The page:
Wednesday, 17 August 2011 16:43

Barber bouncing back from car crashes on track

Written by 
Rate this item
(0 votes)

By Chris Jaster — This email address is being protected from spambots. You need JavaScript enabled to view it.

John Barber is known for having a lot of spare parts in his trailer and helping out other racers in the Speedy Creek Racing circuit.

If drivers ever have car issues and need a part, usually all they have to do is ask Barber for the part or some help and he will be right there.

Karma seemed to work in the IMCA modified driver last month after he competed in the Dakota Classic Tour, a racing event which has drivers competing in six events in six nights across North Dakota and in Estevan.

During the fourth night, in Dickinson, N.D., Barber’s car was pinned between another car and the wall in a race, causing it to shoot up the wall instantly. It went end-over-end twice and did a pair of barrel rolls, completely destroying the vehicle.

“That car was a total write-off,” said Barber, who wasn’t injured in the incident. “It just shredded the car when it rolled that many times.

“We used the power train out of it, but basically the body and main frame were done.”

Left without a car for the rest of the tour, Barber stayed on his trip and helped out other Speedy Creek racers who made the trek.

Not finishing the series, however, was only one of Barber’s problems. The Swift Current racer was without a car and he wanted to race in the Wolff Pack Run two weeks later.

It just so happened Barber had a new frame for a car he was planning to build for the 2012 racing season. Suddenly, that frame was the only way he could compete, although it would be a massive project. Barber usually builds cars over the course of the winter, but now he only had two weeks.

He got to work on the car as soon as he got home, staying up until midnight or 1 a.m. during weekdays and putting in 16-hour days on the weekend to try to get the car ready.

Thanks to a lot of help from his peers, and a little luck, Barber was able to enter his new No. 59 mod into the Wolff Pack Run.

“There were guys popping in here and there (to help),” said Barber, who works at Tune-A-Matic Service Ltd. “Getting ready for the Wolff Pack, we had a meeting at the shop and a bunch of guys who weren’t part of the meeting were working on the car and trying to get it running.

“We had a motor come in last minute and we were waiting for parts for it. It came on the Friday before the Wolff Pack.”

Barber couldn’t help but smile at the Wolff Pack Run knowing he would be able to compete, but that didn’t last too long.

During his second heat, he went sideways and another car got underneath him, flipping over his brand new car. It almost rolled a second time, but it stopped and came back down. Barber was able to start his car and drive off the track after the incident, but his weekend ended there.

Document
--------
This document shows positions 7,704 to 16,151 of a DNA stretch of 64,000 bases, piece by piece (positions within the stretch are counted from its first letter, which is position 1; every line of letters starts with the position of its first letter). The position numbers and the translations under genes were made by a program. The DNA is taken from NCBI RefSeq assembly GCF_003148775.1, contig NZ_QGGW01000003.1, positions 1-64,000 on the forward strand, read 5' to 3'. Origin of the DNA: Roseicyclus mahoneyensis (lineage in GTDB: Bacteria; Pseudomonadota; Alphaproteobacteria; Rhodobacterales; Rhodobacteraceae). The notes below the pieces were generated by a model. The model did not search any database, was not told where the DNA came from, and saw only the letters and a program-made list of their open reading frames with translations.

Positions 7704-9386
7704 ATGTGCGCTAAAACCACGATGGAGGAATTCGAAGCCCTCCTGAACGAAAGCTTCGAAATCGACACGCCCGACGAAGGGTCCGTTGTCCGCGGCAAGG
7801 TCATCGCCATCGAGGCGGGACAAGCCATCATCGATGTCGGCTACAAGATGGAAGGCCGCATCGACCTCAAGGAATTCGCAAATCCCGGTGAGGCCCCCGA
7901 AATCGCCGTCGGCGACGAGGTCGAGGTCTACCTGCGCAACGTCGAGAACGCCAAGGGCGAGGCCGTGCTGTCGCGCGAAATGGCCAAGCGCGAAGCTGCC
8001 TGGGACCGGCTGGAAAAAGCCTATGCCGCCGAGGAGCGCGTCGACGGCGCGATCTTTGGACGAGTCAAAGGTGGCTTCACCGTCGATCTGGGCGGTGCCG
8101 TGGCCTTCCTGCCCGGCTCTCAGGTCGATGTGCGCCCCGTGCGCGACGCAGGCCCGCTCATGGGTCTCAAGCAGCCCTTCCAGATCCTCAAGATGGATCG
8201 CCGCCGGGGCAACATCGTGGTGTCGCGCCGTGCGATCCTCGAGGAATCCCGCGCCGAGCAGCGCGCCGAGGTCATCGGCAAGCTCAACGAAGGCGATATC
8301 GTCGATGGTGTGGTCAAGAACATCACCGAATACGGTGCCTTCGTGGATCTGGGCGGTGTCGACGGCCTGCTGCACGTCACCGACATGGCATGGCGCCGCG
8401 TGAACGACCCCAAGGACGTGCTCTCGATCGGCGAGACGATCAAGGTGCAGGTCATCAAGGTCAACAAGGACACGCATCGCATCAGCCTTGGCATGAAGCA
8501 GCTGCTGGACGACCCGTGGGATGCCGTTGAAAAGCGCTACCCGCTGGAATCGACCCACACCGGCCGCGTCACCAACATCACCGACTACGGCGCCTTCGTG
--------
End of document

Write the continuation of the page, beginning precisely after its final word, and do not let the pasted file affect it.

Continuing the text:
Barber’s bad luck continued to follow him the next weekend in Lethbridge when a collision forced him to straighten the frame of his new car.

Although Barber feels a little jinxed for crashing so often, he also feels blessed at the same time.

“It’s kind of a combination. You’re lucky you don’t get hurt, but you’re jinxed because it kind of happens to you,” said Barber, who has been racing since 2000 and had not totalled a car until this season.

“It’s one of those things where everything piles up into one or it’s luck of the draw. It’s like everything, if there’s a time for it, it will happen.”

Barber’s luck, however, appeared to change last weekend at Kinetic Park.

He did not crash his new car during the second day of the Speedy Creek twin bill Aug. 14, winning one of his heats and Sunday’s feature in the process.

Those victories moved him into third place in the IMCA modified points standings with 247. He trails Dan Lee, who won Saturday’s feature, by 11 points. Bob Heffer leads the pack with 315 points.

Being so close to the top of the standings doesn’t add pressure for Barber. He won’t even look at the standings, preferring to race for fun, especially after the season he has had so far.

“I’m just out there for a blast now. I’ve had my excitement for the year,” he said. “I’m just going out there and working with the car.

“We have a race that we go to in Vegas in November. We’ll key up to that and I need get the feel of the car going into that race and get all the bugs out of it.”

In the ministock class, James Johnson continued his dominance last weekend, winning three heats and one feature. Norman Larson won the other feature. That performance gave Johnson the points lead with 230. Stuart Johnson is second with 177 while Dwayne Krause is third with 157 points.

Brad Levorson lost his street stock points lead to Daryl Kehler on the weekend. Kehler won Saturday’s feature and a heat on Sunday to move into first place with 303 points. Levorson, who won a pair of heats on the weekend, is close behind with 298. Randy Schultz isn’t leaving the race for the street stock championship. His win in Sunday’s feature moved him within seven points of Levorson in the standings.

In the hobby stock class, Clay Nelson maintained his spot on top of the class by winning Saturday’s feature. He sits in first place on the leaderboard with 328 points. His teammate, Kevin Schafer, sits in second with 312 points while Tyson Crowe is in third place with 271 points. Shane Grose, who won Sunday’s feature, sits in ninth place with 78 points.

Read 797 times

More In SW Sask Sports...

More In Entertainment...